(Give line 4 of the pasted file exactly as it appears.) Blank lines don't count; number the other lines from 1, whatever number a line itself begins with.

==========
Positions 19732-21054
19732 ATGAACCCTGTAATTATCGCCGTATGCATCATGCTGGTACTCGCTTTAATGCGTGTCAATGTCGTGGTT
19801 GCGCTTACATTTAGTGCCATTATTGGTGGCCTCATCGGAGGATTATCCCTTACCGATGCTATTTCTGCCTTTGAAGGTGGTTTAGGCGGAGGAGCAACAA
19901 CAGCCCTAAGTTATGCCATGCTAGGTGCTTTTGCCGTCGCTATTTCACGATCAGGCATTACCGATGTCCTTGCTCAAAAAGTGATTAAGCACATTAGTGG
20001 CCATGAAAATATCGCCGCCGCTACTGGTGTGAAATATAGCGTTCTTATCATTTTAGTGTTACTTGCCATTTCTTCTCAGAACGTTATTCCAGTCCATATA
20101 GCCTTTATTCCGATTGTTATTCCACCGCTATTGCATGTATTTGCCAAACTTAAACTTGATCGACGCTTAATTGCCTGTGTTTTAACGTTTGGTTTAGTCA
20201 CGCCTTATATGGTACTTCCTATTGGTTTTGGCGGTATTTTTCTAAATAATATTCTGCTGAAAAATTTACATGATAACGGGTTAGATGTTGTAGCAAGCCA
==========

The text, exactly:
19901 CAGCCCTAAGTTATGCCATGCTAGGTGCTTTTGCCGTCGCTATTTCACGATCAGGCATTACCGATGTCCTTGCTCAAAAAGTGATTAAGCACATTAGTGG